To the comment about Classic Golf in Omaha. This is a must if you are are ever in or near Omaha. A shop that is 90% Hickory dedicated with hundreds of vintage hickory shafted clubs for sale. Many full sets too. Omaha is ground zero for Hickory Golf players, with over 150 area players all with their own sets and weekly area Hickory events.

    • Keith Cleveland

      February 12, 2013 at 12:47 pm

      I also want to say that I personally witness a former long drive champion fly a hickory driver into a wet hillside 307 yds in Little Rock at the Arkansas Hickory Open and then roll one 340 on the golf course.

  5. JD Hart

    February 10, 2013 at 10:49 am

    This is directed to “R”s comment regarding Bobby Jones 300 yards. Were you there? I was not either, but I know there are many references to feats of this nature, in that era. I am also personally aware of Randy Jensen’s tenacity with similar equipment. And know of my own successful connections at the golf ball with hickories. There is historical evidence of a 360 yard drive in the mid 1800′s. I f you don’t want to enjoy hickories, then don’t.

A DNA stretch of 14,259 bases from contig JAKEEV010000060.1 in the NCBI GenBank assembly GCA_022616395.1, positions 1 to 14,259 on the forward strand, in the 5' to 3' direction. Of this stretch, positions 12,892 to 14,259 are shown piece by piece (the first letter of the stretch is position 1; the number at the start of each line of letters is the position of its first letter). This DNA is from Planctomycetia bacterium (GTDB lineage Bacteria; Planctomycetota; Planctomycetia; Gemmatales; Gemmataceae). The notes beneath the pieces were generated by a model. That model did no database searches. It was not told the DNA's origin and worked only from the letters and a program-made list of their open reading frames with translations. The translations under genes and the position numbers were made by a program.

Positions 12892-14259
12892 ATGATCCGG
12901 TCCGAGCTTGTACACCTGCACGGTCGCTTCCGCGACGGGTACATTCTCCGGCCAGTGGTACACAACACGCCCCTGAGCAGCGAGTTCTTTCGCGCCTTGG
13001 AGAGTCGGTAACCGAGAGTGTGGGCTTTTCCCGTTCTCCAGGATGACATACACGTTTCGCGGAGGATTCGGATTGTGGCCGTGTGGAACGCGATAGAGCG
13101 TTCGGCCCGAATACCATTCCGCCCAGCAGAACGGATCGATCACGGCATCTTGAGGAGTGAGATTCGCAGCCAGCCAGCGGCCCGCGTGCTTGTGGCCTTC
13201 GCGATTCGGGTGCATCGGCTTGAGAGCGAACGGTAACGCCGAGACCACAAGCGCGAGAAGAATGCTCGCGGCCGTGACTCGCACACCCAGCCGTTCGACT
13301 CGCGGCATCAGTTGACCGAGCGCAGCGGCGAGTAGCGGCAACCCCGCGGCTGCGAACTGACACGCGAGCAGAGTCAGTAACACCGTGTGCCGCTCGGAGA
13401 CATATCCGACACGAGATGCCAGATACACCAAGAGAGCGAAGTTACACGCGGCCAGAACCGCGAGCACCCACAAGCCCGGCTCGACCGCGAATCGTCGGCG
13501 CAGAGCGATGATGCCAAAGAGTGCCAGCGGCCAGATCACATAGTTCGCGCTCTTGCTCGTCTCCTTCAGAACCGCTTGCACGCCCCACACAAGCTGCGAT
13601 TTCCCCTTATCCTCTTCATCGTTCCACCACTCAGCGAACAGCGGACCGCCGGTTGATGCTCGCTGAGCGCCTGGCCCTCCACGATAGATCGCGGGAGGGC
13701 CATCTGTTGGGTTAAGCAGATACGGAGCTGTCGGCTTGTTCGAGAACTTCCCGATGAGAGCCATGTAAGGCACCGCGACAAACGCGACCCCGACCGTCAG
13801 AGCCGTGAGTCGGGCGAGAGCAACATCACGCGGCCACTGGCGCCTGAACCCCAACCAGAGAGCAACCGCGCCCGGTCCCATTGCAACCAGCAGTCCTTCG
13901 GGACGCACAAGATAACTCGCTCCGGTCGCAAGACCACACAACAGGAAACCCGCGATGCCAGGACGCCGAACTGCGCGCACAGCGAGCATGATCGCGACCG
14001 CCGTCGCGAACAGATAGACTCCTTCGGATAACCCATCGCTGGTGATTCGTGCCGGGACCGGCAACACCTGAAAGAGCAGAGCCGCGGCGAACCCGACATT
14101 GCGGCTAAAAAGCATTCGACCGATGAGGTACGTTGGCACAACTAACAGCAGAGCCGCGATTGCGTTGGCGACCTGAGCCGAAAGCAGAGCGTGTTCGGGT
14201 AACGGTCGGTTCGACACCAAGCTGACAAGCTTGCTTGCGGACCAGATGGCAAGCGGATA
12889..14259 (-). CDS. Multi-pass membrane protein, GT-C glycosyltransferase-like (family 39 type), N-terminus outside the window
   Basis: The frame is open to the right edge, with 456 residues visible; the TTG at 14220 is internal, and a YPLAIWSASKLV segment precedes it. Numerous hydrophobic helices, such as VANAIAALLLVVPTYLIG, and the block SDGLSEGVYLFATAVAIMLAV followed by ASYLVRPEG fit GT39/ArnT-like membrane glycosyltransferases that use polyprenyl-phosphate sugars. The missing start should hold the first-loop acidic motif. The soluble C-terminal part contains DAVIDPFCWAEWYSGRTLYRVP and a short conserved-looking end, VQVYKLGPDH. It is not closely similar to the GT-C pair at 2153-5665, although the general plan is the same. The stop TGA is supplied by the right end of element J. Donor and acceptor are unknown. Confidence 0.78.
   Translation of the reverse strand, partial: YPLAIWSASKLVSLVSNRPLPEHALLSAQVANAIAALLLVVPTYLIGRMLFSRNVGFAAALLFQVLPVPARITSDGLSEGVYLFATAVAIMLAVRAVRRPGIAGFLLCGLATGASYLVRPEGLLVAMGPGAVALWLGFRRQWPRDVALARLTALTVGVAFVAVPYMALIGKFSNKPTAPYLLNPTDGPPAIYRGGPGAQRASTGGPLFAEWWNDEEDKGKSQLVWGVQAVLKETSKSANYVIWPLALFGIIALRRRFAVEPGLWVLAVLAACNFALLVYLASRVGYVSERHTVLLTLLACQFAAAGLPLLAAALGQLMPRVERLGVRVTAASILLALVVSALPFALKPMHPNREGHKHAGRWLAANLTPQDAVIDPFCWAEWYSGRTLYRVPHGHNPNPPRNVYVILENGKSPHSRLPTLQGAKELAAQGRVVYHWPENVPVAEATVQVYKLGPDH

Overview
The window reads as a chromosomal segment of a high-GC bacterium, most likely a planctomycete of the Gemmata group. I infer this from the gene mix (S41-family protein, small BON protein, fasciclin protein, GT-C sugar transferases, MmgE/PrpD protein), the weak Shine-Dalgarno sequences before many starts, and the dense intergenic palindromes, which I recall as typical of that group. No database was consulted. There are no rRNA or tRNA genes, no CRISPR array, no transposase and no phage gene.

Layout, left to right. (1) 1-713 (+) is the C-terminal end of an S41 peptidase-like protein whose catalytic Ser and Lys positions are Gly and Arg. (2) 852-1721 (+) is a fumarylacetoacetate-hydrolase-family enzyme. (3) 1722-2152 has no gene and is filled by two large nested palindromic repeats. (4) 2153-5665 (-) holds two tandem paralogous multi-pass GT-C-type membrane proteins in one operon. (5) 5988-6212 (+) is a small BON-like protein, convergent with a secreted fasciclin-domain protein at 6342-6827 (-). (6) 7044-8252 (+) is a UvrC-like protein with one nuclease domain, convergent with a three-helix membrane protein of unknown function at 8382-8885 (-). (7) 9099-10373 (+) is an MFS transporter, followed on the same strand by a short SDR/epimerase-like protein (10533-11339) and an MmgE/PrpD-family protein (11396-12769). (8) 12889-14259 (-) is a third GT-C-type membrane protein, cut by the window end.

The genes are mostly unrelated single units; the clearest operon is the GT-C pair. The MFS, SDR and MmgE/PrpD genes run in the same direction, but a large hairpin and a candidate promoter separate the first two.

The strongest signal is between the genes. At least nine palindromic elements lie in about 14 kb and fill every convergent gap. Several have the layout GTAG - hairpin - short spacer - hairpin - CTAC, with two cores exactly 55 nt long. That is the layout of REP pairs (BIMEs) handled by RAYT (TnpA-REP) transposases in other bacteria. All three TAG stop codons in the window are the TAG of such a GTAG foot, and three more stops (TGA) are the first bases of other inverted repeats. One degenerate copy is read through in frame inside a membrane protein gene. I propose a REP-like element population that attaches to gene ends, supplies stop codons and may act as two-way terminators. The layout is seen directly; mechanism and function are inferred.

6. Ronald Montesano

    February 10, 2013 at 9:58 am

    Eddie…that’s awesome! Yours is the one picture I did not supply and wondered of its origin. You and Kevin Lynch need to get together. You would have a great time of it.

    R…Technically, he did. Not consistently, as you’ll see when another comment gets posted. As with today, firmness of fairways played the important role.

  7. R

    February 9, 2013 at 6:26 pm

    Bobby Jones DID NOT hit his drives over 300 yards with the hickory clubs and BALLS of his time. Stop with the disinformation.

    • Mike Henderson

      February 9, 2013 at 8:43 pm